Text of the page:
Starting Your Business – A Brief Guide to Some Key Issues

If you are thinking of starting a new business, or if you are just about to take the plunge, you will know that there is a lot that you have to do. Here are a few things to think about and do, before you dive straight into running your new business.

Trading Entity

One of the first things to consider is what type of legal entity you intend to use. Often people just start and don’t consider what business structure they need until later on. If you have any doubts I recommend you talk it through with your accountant or solicitor.

The basic types of business are a sole trader, a partnership, a limited company or a limited liability partnership. Whilst in some cases the structure can be changed relatively easily, it makes sense to give it some thought before you start. You should also think about your exit plans at this stage, as this may affect your choice of trading structure.

A sole trader is just that. You set up in business on your own. The business is no more than an extension of you in many ways, certainly as far as your finances go. This by far the easiest option for a lot of people, as there is less administration, but it can also be lonely. If you set up on your own look for ways to meet up with other business owners on a regular basis.

A partnership is two or more people working together, your liabilities are similar to those of a sole trader, though bear in mind that usually all partners are responsible for the actions of the others.
If you set up in partnership you should have some kind of agreement defining what the shares are and who gets what in the way of drawings and distributions. This will also cover what happens in the event of a major disagreement, or if one partner leaves for any reason.

Trading as a limited company can have many benefits, in particular it means that the business is a separate entity from you. This means that your liability is limited to the amount of share capital you have in the business. There may also be tax savings depending on your circumstances, but you should never make your decision based solely on tax implications.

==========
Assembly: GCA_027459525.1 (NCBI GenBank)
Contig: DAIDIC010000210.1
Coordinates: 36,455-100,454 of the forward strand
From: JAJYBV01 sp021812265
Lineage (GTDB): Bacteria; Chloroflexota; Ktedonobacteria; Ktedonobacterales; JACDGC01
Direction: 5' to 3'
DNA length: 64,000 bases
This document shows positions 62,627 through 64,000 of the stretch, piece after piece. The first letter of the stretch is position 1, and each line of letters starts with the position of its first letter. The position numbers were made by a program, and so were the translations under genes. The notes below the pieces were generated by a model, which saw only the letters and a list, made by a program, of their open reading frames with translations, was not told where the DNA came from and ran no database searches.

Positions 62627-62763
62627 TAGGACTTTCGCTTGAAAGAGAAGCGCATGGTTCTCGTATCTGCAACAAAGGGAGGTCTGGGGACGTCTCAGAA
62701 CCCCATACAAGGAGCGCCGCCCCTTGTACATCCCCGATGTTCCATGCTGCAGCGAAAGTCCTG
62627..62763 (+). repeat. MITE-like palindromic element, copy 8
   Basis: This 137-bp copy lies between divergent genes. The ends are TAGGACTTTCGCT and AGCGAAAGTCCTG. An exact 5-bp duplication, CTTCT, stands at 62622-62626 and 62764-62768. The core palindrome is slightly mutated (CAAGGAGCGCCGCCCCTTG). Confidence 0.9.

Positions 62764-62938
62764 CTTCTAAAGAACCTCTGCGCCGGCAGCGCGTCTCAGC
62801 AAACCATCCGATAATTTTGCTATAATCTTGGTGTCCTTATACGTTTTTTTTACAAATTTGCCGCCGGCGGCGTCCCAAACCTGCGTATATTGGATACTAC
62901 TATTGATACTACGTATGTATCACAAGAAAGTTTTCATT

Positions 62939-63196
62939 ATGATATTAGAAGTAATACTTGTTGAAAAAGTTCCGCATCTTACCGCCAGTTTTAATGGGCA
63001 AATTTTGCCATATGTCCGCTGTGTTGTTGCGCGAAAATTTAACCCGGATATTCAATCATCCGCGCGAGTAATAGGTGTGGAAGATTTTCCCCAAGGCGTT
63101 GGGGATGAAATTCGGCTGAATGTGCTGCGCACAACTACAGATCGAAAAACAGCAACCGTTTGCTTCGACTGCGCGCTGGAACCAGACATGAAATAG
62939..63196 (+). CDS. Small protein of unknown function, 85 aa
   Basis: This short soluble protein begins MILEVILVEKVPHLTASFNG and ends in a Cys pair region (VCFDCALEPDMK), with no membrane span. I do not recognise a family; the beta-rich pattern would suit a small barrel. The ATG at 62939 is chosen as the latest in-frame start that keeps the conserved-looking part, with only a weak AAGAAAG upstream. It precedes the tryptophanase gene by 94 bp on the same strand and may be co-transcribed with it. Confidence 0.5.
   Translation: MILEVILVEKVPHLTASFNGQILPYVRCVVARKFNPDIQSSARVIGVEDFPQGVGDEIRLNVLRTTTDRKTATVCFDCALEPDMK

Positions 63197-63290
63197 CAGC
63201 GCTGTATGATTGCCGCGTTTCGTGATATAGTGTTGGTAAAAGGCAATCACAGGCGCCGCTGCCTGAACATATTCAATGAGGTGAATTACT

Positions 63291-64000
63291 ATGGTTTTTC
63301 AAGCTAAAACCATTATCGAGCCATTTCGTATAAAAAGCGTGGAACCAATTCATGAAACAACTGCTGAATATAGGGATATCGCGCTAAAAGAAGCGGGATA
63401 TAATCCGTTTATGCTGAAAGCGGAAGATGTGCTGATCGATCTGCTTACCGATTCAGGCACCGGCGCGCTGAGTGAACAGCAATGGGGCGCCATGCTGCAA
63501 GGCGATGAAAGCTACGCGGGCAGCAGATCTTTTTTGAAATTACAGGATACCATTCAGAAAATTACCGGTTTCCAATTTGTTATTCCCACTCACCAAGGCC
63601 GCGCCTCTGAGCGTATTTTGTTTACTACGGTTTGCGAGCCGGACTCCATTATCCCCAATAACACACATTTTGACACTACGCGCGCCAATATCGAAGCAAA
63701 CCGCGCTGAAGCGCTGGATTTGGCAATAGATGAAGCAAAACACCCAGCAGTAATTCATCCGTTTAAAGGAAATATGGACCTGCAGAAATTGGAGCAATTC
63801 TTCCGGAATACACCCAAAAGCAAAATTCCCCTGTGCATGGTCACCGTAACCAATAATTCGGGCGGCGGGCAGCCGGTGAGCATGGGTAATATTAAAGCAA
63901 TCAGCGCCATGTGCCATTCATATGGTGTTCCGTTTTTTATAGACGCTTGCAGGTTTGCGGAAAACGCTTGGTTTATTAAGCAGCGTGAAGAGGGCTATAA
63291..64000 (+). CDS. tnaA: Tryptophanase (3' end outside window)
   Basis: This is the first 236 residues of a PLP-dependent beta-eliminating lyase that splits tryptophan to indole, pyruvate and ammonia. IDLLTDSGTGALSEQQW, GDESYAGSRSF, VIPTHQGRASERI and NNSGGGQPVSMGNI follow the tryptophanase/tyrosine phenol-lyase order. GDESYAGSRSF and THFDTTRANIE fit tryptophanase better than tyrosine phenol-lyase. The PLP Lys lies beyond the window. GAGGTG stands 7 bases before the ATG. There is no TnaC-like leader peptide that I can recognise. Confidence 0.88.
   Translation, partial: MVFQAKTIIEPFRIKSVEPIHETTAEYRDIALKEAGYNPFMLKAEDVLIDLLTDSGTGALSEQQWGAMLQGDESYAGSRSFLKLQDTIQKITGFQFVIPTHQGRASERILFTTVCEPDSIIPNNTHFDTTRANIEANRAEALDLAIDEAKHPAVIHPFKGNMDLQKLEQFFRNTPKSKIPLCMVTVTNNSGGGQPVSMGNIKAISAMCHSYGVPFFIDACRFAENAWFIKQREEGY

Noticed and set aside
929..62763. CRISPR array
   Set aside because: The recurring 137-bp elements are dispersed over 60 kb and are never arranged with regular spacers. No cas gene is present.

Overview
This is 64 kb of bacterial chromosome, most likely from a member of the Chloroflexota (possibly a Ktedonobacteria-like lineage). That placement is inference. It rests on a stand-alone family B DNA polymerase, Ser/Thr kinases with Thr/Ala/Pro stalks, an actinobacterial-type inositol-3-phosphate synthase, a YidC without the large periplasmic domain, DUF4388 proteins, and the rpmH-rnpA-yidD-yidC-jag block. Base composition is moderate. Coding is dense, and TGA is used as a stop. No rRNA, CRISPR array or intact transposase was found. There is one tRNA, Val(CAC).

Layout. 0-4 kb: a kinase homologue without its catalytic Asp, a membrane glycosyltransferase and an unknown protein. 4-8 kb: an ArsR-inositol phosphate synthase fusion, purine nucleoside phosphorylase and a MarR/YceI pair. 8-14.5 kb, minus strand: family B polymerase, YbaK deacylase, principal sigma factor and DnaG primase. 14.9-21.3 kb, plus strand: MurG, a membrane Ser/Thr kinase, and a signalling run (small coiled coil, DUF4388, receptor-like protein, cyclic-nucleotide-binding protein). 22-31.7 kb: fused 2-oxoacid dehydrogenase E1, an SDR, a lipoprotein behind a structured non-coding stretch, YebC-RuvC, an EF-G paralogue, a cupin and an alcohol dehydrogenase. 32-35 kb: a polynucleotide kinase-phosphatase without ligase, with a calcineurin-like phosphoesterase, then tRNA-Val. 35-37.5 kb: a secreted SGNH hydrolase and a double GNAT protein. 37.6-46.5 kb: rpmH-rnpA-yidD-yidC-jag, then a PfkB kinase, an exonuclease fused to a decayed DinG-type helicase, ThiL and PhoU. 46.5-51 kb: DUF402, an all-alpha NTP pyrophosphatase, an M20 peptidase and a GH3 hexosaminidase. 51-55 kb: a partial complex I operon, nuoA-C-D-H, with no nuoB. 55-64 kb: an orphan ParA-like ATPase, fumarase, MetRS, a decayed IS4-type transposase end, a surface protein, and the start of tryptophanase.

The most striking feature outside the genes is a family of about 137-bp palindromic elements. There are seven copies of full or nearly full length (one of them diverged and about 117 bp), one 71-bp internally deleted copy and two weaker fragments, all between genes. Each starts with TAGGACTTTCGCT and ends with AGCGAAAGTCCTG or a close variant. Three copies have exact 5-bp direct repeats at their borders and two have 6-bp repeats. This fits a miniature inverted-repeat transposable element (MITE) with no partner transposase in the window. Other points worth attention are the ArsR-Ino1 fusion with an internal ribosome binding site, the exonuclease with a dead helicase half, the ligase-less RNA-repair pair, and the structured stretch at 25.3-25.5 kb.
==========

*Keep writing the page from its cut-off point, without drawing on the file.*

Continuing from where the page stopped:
There are more costs involved and often more red tape than with a sole trader or partnership. A company has to file various forms as well as its accounts with Companies House, and there is a cost involved in doing this, as well as in preparing the information.

A limited liability partnership is like a cross between a partnership and a limited company. It has a set up like a partnership, but the limited liability of a company. It must file records with Companies House in a similar way that a Limited Company would.

There are many areas to consider when deciding what trading structure is best for you. These include among others, the tax implications, your own financial situation – pensions, mortgage etc, whether you need a vehicle, what type of business you are setting up, whether there is a property involved, or a requirement for a property, how many people are setting up the business and what relationships are required.

The best thing to do is talk it over with your advisors and make an informed decision. What you are aiming to do is find a balance between the various issues that works for you.

If you start as a sole trader or partnership, you can always change into a limited company later on.


You need to make sure that your business complies with the (extensive) tax and information filing requirements imposed on you. If you don’t you will almost certainly incur problems, and financial penalties.

When you set up in business you have to register with the Inland Revenue for tax and National Insurance. If you will have staff you need to register for PAYE as well.

If you don’t register within the first three months you will be liable to a penalty of £100.

You don’t actually have to pay your tax until after the year end when you start, but for sole traders and partners National Insurance is paid weekly (or monthly) with a further one off payment at the end of the year once you reach a minimum level of profit.


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